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Betsan Powys | 21:34 UK time, Tuesday, 1 April 2008

If you've ever been tempted to question the dedication of candidates in local elections, then I hope you'll be pretty impressed with the news that one pamphlet was shoved through our door during the big match that I've promised not to mention again on this blog.

That has got to be the work of someone who really, really wants to win one of the 1260 seats up for grabs in Wales' 22 unitary authorities on May 1st.

A month to go then but only a fortnight for you to contact us on 08703 500700 or on either wales.today@bbc.co.uk or in Welsh on olanilan@bbc.co.uk to tell us what the burning issue is in your area. You're welcome to use this blog too to leave messages and our end of the deal is that we'll tell as many of those stories as possible.

All four main parties face big challenges.

Labour must hang on to what they've got. The Iraq factor won't cause the same damage as it did in 2004 but the Brown factor - his standing in the polls at least - won't be helping. Losing Newport would be unthinkable but I bet you they've thought long and hard in Transport House about the possibility of Newport and more than one other Labour-led council falling to no overall control.

The Liberal Democrats find themselves defending Cardiff, Bridgend, Swansea and Wrexham. The masters of the 'only the Lib Dems can challenge here' bar charts and leaflets will have to play a different game this time round if they're to give Mike German more than a very limp send-off and their new leader any sort of platform.

Plaid Cymru will be out to claw back some of the seats they lost in the valleys in 2004 but must also ride the storm of school closure protests in Gwynedd. Candidates fighting in the name of Llais Gwynedd (who wanted to call themselves Llais y Bobol, or People's Voice - think Blaenau Gwent - until electoral rules prevented them) will be determined to make school closure plans the focus of this election; Plaid will be out to stop them.

And the Conservatives? Local elections might not be their strong suit in Wales but for my money they're facing more of an electoral test than anyone else. They did ok in the Assembly Elections but with David Cameron riding high and a Labour/Plaid coalition to target in Cardiff Bay, surely the faithful will expect rather more than ok come May 1st?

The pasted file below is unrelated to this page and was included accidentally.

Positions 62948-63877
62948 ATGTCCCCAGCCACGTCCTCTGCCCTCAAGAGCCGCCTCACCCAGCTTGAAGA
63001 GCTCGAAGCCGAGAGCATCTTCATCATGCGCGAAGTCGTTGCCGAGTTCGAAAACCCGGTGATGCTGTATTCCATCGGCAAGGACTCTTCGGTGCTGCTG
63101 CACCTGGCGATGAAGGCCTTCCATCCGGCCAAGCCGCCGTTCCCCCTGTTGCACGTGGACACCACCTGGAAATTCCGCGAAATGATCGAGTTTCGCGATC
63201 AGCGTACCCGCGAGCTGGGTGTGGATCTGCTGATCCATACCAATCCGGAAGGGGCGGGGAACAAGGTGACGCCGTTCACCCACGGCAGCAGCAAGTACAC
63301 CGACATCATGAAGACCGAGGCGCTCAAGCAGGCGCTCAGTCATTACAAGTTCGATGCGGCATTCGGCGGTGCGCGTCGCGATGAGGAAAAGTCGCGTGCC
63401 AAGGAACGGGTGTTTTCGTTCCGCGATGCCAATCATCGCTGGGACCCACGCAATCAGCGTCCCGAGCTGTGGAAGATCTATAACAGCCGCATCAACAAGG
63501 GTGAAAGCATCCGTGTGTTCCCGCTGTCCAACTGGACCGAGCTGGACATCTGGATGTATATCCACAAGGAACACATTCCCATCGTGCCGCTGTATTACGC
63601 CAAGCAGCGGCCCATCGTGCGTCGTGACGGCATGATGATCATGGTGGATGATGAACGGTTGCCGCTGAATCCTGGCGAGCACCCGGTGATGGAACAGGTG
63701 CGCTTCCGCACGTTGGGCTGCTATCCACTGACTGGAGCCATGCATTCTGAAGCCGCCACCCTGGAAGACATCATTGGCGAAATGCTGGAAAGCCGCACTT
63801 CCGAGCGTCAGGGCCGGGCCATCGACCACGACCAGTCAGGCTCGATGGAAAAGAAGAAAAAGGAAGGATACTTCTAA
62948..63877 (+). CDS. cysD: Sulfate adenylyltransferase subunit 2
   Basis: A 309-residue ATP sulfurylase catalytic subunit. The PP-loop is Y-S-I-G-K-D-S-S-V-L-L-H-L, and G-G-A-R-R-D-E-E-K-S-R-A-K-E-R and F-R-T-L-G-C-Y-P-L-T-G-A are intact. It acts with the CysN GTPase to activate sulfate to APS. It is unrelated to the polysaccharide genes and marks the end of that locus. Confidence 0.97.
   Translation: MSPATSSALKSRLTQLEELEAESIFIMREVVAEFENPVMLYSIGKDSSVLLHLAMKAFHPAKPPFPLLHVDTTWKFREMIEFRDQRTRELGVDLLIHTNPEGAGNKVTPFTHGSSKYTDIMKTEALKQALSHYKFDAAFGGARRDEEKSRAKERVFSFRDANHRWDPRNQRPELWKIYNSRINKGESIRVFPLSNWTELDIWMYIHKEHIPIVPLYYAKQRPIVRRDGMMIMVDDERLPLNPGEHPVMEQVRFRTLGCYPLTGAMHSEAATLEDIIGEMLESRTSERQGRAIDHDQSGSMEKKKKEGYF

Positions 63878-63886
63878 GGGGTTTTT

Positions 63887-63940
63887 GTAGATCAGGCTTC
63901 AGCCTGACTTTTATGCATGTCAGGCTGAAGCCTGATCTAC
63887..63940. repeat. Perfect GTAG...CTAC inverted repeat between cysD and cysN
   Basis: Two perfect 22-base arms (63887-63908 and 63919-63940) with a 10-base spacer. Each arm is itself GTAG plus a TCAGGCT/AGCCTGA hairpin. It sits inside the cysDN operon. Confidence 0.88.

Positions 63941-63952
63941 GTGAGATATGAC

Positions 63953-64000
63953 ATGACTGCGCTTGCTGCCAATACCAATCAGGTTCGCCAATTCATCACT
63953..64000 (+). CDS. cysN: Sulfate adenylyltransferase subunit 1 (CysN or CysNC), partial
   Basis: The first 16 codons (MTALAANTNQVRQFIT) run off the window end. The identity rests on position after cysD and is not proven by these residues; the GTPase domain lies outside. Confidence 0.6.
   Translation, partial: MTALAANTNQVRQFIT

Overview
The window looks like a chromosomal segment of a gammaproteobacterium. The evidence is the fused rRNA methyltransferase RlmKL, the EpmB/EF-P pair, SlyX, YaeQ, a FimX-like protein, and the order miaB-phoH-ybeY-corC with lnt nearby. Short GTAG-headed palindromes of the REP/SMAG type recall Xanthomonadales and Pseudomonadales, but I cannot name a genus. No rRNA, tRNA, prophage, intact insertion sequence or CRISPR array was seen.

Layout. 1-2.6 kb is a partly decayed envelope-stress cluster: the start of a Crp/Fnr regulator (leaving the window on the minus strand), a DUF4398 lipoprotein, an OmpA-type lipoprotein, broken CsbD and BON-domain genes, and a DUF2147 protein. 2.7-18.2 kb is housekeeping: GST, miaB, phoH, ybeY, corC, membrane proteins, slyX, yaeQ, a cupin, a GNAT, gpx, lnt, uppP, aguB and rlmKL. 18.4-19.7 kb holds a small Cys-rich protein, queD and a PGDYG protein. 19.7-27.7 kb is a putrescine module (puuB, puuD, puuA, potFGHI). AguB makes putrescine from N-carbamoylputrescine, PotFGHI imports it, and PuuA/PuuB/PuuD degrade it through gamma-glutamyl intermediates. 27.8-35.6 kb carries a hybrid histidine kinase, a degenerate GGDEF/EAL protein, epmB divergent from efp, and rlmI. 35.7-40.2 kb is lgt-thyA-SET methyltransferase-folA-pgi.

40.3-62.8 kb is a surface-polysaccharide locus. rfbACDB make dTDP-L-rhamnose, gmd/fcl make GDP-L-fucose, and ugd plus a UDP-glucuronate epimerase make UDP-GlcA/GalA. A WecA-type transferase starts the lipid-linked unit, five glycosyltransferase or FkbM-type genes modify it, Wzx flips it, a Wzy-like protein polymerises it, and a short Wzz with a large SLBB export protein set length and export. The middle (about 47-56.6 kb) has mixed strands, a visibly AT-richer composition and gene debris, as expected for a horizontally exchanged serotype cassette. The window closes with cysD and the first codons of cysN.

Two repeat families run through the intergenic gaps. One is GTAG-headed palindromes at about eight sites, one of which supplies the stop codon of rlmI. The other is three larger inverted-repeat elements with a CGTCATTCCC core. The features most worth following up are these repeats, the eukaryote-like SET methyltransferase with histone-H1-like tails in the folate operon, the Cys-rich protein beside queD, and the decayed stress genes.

By the way if you're:

a. tempted to stand as a candidate or
b. tempted to read an election leaflet thoroughly

then bear in mind this helpful check-list for candidates which is on the Welsh Local Government Association's website.

"All candidates need to:

Check the currency and validity of facts they may wish to quote

Be clear about the role and powers of their council when making manifesto pledges

Be realistic about the possibilities for change and improvement when making manifesto pledges

Avoid damaging the reputation of the council by making unfounded or sensationalist comments".

You're welcome to print it out and pin it just inside your front door.

Comments   Post your comment

  • 1.
  • At 03:41 PM on 02 Apr 2008,
  • Ifor Williams wrote:

"Be clear about the role and powers of their council when making manifesto pledges"

How many times have I seen first time prospective councillors fall into this one.

Just a warning, if you think we live in a real democracy, then think again.
Politics is grounded by centralist rules and regulations, where it is often impossible to do anything to improve or help someone in your community. This is because someone sitting behind a desk in an unitary council office will tell you you'll have to do as they say, or what they say what the rules or guidelines say.

Delagative powers by council officials is a disgrace. These people should be answerable to the people they serve and the community and town councils of Wales, not the assembly or anyone else.

So anyone contesting a unitary council seat, should really kick a fuss about this issue, and bring about real democracy to those they serve.

  • 2.
  • At 04:59 PM on 02 Apr 2008,
  • J Swettenham wrote: